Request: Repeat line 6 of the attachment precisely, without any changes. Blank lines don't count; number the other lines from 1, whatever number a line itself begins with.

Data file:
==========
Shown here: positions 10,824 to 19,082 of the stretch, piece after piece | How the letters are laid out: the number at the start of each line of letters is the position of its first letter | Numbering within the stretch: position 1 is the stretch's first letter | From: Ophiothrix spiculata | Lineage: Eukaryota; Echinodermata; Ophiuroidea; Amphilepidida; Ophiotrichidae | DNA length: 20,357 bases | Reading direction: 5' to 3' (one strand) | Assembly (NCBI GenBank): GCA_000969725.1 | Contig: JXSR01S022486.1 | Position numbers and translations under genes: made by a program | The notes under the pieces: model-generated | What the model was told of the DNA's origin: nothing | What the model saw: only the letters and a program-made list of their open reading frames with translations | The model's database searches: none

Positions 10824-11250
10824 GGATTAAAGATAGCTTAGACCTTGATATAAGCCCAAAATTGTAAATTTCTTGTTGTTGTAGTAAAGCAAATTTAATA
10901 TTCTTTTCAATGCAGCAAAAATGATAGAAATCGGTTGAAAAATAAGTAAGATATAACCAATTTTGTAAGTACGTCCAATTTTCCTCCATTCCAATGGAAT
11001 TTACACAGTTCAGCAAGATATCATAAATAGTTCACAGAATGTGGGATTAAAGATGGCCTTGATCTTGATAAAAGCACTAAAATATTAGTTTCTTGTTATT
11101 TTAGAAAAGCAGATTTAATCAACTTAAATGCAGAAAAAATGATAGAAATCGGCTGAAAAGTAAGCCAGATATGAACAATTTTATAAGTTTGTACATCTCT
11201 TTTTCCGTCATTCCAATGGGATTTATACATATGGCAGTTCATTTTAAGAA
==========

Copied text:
11101 TTAGAAAAGCAGATTTAATCAACTTAAATGCAGAAAAAATGATAGAAATCGGCTGAAAAGTAAGCCAGATATGAACAATTTTATAAGTTTGTACATCTCT